This leads into your next question of how the hell do we do that, how do we work together to meet these challenges. We're going to need to essentially rethink every institution on the planet, how we govern, how we run companies.


                                    The institutions that we take as they are given to us corporations for example – are relatively recent in the span of history, let alone the span of life on earth. So if it's not working – and there's a lot right now that's not working – you have to ask, how would you like to see it work? Let’s step up and start putting some ideas forward for getting over, around, or through the obstacles to real, substantive change.

Among other things, I'm a lawyer, and as soon as lawyers get in the room, innovation stops. So kick us out and figure it out and find clever lawyers who are good at getting around hurdles rather than throwing them up. And let's figure out how we can integrate the practices. How can we come up with new forms of coalitions, joint partnerships, shared ownership, shared value in a value chain, so that everybody can get a piece of this?

A friend of mine recently went to the Denver Statehouse in Colorado and looked up and asked, "Why are you using all these incandescent bulbs?” And one of those state legislators said, "Because it would cost $1,500 to change it out and it's not in the budget." So she wrote a check, and the change to fluorescent bulbs will save the taxpayers of Colorado $90,000 for the lifetime of those bulbs. And why didn't the state do that? Because they could only see the higher upfront cost. Give them a share of the savings, give all of your participants a share of the added value that we create by doing things in a different way, and then they might want to play nicely. By the way, they're now replacing the light bulbs in statehouses across the United States.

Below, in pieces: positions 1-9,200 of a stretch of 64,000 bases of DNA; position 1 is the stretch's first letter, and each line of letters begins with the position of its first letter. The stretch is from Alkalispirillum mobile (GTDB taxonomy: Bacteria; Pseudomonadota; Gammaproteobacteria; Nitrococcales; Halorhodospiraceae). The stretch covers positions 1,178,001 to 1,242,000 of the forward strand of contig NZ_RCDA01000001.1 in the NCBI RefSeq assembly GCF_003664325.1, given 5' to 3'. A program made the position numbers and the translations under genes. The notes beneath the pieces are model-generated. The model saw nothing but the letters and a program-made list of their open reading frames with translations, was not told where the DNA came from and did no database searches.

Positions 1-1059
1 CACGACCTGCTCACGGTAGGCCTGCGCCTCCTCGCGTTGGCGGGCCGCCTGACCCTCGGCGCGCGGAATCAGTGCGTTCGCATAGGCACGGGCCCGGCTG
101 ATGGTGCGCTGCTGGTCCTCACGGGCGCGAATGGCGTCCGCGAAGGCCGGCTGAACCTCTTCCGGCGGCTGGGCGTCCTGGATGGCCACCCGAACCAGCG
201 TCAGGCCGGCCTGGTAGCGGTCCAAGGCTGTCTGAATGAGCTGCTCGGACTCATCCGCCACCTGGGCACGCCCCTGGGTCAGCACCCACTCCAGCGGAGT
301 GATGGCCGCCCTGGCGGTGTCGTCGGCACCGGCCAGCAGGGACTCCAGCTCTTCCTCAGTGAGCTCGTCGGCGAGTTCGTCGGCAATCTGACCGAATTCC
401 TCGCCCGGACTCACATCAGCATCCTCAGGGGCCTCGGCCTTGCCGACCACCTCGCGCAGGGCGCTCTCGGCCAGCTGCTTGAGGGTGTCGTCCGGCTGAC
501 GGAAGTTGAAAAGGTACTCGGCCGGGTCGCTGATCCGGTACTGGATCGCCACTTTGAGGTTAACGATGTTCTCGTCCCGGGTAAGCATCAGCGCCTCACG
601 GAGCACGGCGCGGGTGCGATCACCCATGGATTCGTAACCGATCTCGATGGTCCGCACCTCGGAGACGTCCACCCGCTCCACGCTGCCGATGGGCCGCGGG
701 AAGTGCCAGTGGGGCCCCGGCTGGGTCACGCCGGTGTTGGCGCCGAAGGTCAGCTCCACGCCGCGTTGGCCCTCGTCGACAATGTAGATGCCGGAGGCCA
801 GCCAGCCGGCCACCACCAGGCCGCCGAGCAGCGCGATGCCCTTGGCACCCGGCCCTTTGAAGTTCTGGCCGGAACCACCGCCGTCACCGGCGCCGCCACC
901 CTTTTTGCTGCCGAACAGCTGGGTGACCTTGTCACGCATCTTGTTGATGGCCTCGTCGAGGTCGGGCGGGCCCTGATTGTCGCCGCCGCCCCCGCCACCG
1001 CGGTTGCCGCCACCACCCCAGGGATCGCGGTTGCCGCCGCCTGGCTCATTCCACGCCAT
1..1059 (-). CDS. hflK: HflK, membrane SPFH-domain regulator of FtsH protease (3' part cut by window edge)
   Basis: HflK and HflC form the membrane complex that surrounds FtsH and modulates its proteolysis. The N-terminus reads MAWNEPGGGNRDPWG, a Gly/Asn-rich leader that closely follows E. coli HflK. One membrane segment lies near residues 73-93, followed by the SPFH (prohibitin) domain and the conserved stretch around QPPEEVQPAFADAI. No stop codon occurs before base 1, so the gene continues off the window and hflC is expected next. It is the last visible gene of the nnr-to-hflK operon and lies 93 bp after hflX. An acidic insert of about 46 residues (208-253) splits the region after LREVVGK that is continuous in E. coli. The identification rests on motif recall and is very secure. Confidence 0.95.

Richard Springwater:       We all know that we've passed the tipping point and that there's probably one or two people left in Washington who don't get it, but that's about all there is. And so we find ourselves in a situation where we're looking at the big picture, we come to conferences, we go to movies, we get our batteries charged, and then we're left asking, "Okay, what do I do?" Luckily for design professionals there's a lot to do, and in particular, I point to the powers of persuasion that the design professional has in the course of the design project itself. As a consumer of design services, I rely on my architects and engineers to first of all make the case for good design, and secondly for energy efficiency and for green-building features. We are at a point where the answer to the question, "Is it going to be LEED?” leads to a fundamental judgment that a developer makes at the outset of a project. And again, architects, engineers, and builders are the folks who developers will ask whether this is something that they should pursue. You’re the repository of judgment, skill, and expertise in this area and it's in your hands to be as persuasive as you possibly can be. Never underestimate your power in that discussion.


                                    I want to add one factor that hasn't been mentioned, which is cap rate. Developers think about cap rate a lot because it is a critical component of the project pro forma. It could be a short-term cap rate for a merchant builder, who will sell the project right away, or it could be a long-term cap rate for an investment builder, who is looking at returns over time. But if you were to look at the map of a developer's brain, pro forma would be a big section of it and cap rate would be a pretty big section of that. I refer to this because all designers should understand that cap rate is basically the relationship between the current net income produced by the building and the cost of the building, all things included – land, construction, soft costs, and so on.